Do beach cabanas actually protect you from the sun?

beach cabanas

Katie Lee, The University of Queensland and H. Peter Soyer, The University of Queensland

You may have seen them popping up on beaches everywhere – colourful, breezy, shady, beach cabanas.

Unlike beach umbrellas, they’re sturdy enough to withstand a stiff sea breeze and have pockets for sand to anchor them firmly. Best of all, there’s plenty of room for you, and your friends and family.

Some people have complained about beach cabanas blocking the view for other beach goers, and surf lifesavers. But beach cabanas are certainly having a moment in Australia. It’s a trend sun safety experts are keen to see continue.

But do beach cabanas provide as much sun protection as you think?

Chasing shade

Seeking shade is an important element of the slip-slop-slap-seek-slide method of sun protection (clothes, sunscreen, hat, shade, sunnies). The aim is to reduce your exposure to UV light, which is responsible for about 95 per cent of all skin cancers.

In Queensland alone, more people die from skin cancer than road crashes. Australia-wide, we spend $1.7 billion on skin cancer diagnosis and treatment a year.

Shading yourself from the direct sun will reduce your UV exposure by up to 75 per cent, depending on the surrounding environment.

People who frequently use shade are much less likely to be sunburnt than those who rely on sunscreen only. So beach cabanas seem to fit the bill nicely.

How much protection do they provide, exactly?

Beach cabanas are usually made from canvas, polyester or spandex. Look for fabric with UPF 50+ protection.

UPF 50+ label
Look for fabric with UPF 50+ protection.

UPF (ultraviolet protection factor) ratings are similar to the SPF (sun protection factor) ratings on sunscreen. They measure the amount of UV that penetrates the fabric.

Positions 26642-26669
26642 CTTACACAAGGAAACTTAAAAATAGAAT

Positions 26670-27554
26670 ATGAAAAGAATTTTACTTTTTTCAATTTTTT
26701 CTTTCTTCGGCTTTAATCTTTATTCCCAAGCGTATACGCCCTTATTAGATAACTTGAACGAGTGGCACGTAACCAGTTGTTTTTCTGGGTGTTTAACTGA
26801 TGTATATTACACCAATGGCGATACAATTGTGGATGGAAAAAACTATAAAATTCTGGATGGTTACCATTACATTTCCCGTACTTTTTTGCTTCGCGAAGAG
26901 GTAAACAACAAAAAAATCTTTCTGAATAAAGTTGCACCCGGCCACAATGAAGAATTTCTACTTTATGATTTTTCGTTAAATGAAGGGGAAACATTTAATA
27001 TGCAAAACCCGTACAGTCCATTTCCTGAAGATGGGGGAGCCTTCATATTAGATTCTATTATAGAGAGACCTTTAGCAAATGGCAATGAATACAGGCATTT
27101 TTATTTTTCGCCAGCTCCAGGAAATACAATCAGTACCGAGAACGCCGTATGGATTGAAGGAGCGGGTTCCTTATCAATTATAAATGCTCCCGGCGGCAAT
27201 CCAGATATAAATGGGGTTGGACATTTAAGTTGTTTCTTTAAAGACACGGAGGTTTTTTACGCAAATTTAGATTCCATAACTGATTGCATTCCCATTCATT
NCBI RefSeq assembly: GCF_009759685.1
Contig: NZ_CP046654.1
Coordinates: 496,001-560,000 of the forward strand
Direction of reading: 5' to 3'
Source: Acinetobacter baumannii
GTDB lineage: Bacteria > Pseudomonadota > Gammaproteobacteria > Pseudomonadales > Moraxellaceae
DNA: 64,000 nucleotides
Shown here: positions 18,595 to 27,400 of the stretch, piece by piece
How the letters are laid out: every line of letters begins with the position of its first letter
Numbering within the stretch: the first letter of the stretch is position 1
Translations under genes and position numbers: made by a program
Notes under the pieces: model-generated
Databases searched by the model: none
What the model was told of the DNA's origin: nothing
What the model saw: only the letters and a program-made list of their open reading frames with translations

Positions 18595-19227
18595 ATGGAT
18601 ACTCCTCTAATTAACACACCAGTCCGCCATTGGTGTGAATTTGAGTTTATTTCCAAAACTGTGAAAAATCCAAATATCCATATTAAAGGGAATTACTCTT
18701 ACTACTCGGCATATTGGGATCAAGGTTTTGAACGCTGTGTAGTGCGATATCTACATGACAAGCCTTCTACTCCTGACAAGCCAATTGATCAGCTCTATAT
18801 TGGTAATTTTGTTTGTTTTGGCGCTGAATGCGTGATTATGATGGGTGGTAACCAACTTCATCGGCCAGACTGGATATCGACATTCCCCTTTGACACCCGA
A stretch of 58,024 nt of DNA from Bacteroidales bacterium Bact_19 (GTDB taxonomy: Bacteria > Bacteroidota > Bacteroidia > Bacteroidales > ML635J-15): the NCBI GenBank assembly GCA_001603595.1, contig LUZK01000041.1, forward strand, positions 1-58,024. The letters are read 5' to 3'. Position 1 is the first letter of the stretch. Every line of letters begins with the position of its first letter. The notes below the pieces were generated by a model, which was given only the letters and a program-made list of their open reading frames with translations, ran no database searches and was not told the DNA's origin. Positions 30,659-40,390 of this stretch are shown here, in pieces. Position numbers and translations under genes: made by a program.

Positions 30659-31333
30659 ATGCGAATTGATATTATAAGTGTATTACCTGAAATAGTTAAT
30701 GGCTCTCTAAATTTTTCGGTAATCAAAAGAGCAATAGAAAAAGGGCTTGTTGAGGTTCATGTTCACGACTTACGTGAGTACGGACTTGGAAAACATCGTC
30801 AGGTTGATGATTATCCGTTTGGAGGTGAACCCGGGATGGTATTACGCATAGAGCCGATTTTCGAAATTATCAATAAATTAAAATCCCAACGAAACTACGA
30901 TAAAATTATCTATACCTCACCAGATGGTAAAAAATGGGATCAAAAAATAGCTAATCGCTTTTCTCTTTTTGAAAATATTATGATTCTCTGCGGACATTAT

UPF 50+ means only 1/50th (2 per cent) or less of UV light gets through. That includes both UVA, responsible mostly for accelerated skin ageing, and UVB, responsible mostly for sunburn and skin cancers.

UPF ratings are accredited by the Australian Radiation Protection and Nuclear Safety Agency. Anything with its tag has been laboratory tested to show it does what it claims to.

Beware: reflection and scattering

However, you could still get sunburnt under your cabana. Although some brands say they offer “100 per cent protection”, that’s only from UV rays coming from above.

Sand can reflect up to 18 per cent of UV rays reaching the ground, concrete can reflect around 10 per cent, and a grassy park or backyard 2-3 per cent. In other words, you’ll still be exposed to UV reflecting off the surrounding surfaces and into the cabana from the sides.

Also, because of the way light is scattered in the atmosphere, UV light does not just come straight down from the sun but is also diffusely scattered in all directions.

So even when you are under shade, some of this scattered UV will still reach you. The more sky you can see, the more diffuse UV you are exposed to. This is where larger beach cabanas really win out over beach umbrellas.

Sandy beach, blue sky, headland in distance